For many decades designers have been looking to Frank Lloyd Wright for design inspiration. The principles underlying his approach to design can be applied to anything that calls for fine aesthetic quality. If you have an outdoor area that you would like to make more comfortable and attractive, the approach taken and structures created by Wright might be worth investigating. The Dana-Thomas House in Springfield, Illinois, Fallingwater in Bear Run, Pennsylvania, and his many other architectural works scattered across the United States still inspire, with principles that scaffold these artifices are definitely worth importing to a project, whether you are creating a humble garden spot, a poolside lounging area or an extensive outdoor “living room.” Anyone can benefit from emulating the emphasis on “quality of place” found in the works of Wright.
If you’ve been to a garden party or backyard barbeque and felt unsettled or uncomfortable despite great folks and wonderful fare, the reason may have been a lack of certain design principles. These are elements only obvious when they are lacking: It is much more likely that we notice disorder than order, that we pay attention to what is out of place or jarring than to the regular, reliable consistency of a display or space.
Frank Lloyd Wright is known for “organic” architectural design: This was new with the architect and features a pronounced organic relationship between a building site/exterior space and the edifice it surrounds. Materials (stone, metal, wood, concrete, cinder block) applied to the exterior of a Wright home and in the landscaping were deliberately connected though use of similar materials and forms. Throughout the home, down to the finest details – furniture, lighting fixtures, carpet patterns, fabrics, etc. – organic forms, textures and tones were repeated. What Wright did with his approach to repeating forms and connecting interior and exterior spaces with his organic architecture, many have done, though in various ways.
From ancient times (witness the Parthenon and cave drawings) humans have embraced the soothing, reassuring effect of pattern and repetition, and anyone can implement this approach when designing an outdoor area. You don’t need to be a world-famous architect or even a professional interior designer.
It begins with taking notice of what organic elements are natural to your area. Is it a wooded, desert or mountainous area? Does the patio or garden abut a brick home or a log cabin? What predominant shapes and lines meet the eye from the vantage point of the outdoor area in question? You can repeat and mimic line, color, texture and more.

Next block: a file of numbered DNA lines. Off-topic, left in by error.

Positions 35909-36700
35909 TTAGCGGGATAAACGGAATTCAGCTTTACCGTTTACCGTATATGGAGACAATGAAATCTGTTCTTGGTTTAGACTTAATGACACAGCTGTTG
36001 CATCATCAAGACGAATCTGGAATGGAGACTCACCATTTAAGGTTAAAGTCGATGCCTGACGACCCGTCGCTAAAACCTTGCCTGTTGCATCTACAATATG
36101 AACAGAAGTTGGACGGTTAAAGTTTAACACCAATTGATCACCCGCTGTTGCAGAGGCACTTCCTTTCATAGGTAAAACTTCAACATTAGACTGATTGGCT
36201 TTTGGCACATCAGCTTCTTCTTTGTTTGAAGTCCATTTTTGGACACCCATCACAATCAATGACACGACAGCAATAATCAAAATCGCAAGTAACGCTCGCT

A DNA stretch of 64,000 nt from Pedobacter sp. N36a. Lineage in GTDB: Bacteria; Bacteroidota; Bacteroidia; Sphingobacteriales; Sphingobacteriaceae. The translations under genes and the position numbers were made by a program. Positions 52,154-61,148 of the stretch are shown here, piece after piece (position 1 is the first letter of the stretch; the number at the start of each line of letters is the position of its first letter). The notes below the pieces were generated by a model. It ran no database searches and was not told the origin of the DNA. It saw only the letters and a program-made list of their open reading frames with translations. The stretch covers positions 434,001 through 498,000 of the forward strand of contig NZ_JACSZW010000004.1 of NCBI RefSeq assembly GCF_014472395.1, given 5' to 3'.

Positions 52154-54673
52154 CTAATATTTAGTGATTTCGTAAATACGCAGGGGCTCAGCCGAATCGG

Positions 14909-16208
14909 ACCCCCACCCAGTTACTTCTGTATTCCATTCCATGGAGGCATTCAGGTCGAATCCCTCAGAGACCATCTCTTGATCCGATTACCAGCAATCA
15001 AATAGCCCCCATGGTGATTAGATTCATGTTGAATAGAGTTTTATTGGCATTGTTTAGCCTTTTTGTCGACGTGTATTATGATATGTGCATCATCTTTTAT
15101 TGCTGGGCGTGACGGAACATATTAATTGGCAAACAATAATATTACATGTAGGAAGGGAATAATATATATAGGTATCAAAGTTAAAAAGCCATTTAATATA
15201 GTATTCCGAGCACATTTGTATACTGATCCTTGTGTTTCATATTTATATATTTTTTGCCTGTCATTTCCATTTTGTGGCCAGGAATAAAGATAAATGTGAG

Line: Is there a handsome fence or gate with a dominant arching or multi-linear pattern? Is this a hilly or mountainous area with peaks or curves in view? Remember that horizontal lines are the most soothing, while vertical and diagonal lines create tension or excitement. You can reference your observations about line when you select lounge chair cushions, patio furniture, a patio umbrella style, planters, and brick or tile work.
Color: This element extends to tone and is often the most noticed, so it makes sense to keep a tight palette. Frank Lloyd Wright’s early Prairie homes were built of stucco and brick, so the colors chosen for interior applications were typically warm, autumn shades of green, red, yellow and brown. Limiting the number of colors and repeating their use throughout a structure brings unity and harmony. This approach is ideal for an outdoor living area where relaxation is the goal. Consider the tones that work with the natural surroundings and the home itself and choose just a few to repeat in all decorative elements.
Texture: Innovation with texture is a signature Wright technique. For example, Wright’s Ennis-Brown house located in California was built with textured blocks made of concrete to mimic pre-Columbian architecture. Wright experimented extensively with textured concrete blocks and other means of evoking architecture found in other parts of the world. You may do the same as you design your exterior living space. Consider texture as a design element in horizontal and vertical surfaces, sun-resistant fabrics, lighting, tile work and more. Limit the kinds of texture you use and repeat textural elements to elicit a rich, inspiring place to lounge and gather.
Browse images of Frank Lloyd Wright’s homes and other architectural masterpieces to find more inspiration, or check out one of the many books written about Wright from your local library. To get started incorporating your ideas, take a seat outdoors where you will be creating a new, comfortable patio or other space and sketch out ideas, listing possibilities for repeating organic lines, colors and textures.
Finally, you can take note that Frank Lloyd Wright studied basic elements of design and was intimate with those basic principles that have informed great architecture for centuries. Then he set off on his own, pioneering a new frontier in home and building design. You too are limited only by your imagination, so have fun, experiment and watch what happens!
Petra Travesen began learning about design as a wayward art student decades ago. Years of decorating – everything from purchasing new decorative throw pillows that did wonders for an old livingroom set to redoing entire kitchens – has taught her a thing or two about what to do and what not to do (Scarlet paint for the laundry room? Maybe not.) These days, Petra is busy enjoying a little more down time writing and reading about all things design/architecture. Last month she found some fabulous custom made cushions for a new chaise lounge, beautiful earthy tones that complement her “wunder-garden” and couldn’t be more pleased.